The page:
Faith & Doubts
We are not alone in having doubts; it means you are actually thinking about matters of faith, whereas so many people do not think about them at all! The Church can lose so many people through the back door. It is easy to slip away, and maybe it is that these people have never really taken their faith seriously enough to truly examine it.
You may have been brought up in church, or it’s a nice place to belong and meet friends. However, we are called children of God and he doesn’t have any grandchildren. We need to come into the fullness of our own faith, our own personal relationship with God, a conversion not just of the mind but also of the heart.
One without any doubts is ‘too good to be true’. It is important to have more than a blind faith and an unquestioned belief, but we don’t need to put on a ‘good face’ and poor faith should not be stigmatised. Many people leave church through that back door because it can be unfriendly to doubters.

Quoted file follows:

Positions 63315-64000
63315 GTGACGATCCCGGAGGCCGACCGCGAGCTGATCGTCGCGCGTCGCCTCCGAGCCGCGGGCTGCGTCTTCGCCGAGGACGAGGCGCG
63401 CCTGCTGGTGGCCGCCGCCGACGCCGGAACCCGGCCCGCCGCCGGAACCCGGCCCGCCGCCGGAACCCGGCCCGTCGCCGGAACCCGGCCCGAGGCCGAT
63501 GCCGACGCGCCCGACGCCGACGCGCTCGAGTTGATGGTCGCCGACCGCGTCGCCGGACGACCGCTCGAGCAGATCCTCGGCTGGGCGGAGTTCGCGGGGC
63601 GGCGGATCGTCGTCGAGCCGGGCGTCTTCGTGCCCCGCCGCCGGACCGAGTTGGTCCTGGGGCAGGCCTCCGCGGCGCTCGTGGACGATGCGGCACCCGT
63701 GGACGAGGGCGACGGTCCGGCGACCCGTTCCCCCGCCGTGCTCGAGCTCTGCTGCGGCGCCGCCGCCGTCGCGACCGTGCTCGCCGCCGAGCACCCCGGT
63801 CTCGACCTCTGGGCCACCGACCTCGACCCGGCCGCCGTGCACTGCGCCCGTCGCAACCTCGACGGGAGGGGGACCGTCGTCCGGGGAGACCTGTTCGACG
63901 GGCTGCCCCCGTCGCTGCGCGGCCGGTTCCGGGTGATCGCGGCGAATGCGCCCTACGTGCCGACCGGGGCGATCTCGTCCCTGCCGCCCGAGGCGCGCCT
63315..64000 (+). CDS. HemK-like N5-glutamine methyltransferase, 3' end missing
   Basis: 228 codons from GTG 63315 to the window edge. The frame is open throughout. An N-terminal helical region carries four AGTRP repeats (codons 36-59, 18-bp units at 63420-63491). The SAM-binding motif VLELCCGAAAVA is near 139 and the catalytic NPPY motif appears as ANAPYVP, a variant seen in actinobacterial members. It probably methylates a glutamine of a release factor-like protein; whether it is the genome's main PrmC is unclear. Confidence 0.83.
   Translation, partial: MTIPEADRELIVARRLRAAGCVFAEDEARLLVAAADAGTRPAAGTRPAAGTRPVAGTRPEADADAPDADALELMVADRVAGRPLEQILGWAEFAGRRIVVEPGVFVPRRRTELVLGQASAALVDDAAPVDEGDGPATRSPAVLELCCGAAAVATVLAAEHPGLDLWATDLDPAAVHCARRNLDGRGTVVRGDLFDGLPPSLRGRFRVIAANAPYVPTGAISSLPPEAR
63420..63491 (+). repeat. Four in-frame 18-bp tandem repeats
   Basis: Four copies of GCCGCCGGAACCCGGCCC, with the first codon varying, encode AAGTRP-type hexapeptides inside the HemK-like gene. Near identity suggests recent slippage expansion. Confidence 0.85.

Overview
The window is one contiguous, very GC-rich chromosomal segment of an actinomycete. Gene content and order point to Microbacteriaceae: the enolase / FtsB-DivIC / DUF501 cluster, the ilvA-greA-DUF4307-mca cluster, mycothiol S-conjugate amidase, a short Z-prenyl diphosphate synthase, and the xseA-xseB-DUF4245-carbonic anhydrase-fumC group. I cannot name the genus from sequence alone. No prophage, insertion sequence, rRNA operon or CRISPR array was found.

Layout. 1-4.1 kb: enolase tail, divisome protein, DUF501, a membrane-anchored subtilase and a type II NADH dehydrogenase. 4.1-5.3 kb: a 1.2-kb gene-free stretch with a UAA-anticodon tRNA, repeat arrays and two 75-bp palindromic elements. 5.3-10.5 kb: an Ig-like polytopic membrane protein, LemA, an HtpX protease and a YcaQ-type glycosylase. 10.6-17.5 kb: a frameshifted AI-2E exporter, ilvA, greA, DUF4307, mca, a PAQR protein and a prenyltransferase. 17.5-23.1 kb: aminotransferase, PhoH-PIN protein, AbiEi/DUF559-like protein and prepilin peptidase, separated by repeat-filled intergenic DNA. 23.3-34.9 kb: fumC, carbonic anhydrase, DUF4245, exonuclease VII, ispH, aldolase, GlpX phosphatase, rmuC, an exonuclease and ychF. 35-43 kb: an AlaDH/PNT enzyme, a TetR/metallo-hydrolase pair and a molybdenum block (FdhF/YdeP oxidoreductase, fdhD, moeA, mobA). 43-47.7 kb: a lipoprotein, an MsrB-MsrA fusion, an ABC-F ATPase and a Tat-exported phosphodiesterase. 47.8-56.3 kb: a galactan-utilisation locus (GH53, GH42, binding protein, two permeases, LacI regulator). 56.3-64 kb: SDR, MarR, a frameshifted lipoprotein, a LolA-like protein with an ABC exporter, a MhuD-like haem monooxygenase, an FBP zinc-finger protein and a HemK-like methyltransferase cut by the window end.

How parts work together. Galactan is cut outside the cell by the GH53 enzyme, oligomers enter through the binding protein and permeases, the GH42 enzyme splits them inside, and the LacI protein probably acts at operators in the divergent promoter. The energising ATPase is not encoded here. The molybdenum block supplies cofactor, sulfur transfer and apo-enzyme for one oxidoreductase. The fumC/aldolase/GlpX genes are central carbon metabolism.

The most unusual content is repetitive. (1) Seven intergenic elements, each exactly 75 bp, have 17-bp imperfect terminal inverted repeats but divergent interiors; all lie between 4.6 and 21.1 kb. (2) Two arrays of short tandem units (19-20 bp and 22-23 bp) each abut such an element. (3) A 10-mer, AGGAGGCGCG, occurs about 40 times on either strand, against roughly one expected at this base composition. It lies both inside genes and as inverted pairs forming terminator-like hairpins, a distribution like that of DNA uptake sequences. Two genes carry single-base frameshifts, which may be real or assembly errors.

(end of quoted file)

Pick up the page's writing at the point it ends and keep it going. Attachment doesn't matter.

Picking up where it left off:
We may be asking emotional questions such as: why does God allow suffering? Hurt in our own life can cause us to doubt and ask these questions.
We may be asking intellectual questions such as: where’s the evidence?
We may be going through something called the ‘dark night of the soul’, a spiritual crisis where even a mature deep-seated faith is questioned.
We can be afraid of being disappointed with God so we hold back from examining God, we fear our fragile faith will be shattered.
Accept that doubts may either be fleeting or may last a long time, but don’t give up!!
Share your doubts with mature Christians; a good place for this is in your small group, a close friend or with a Pastoral Counsellor.
Look for answers, do research and read. Some good books are:
The Case for Christ by Lee Strobel (there is a student edition).
Who is This Man? By John Ortberg.
Mere Christianity by C.S. Lewis.
Question Him, try Him, hold Him up to the light, stay with your feelings, make it personal and take your faith search seriously.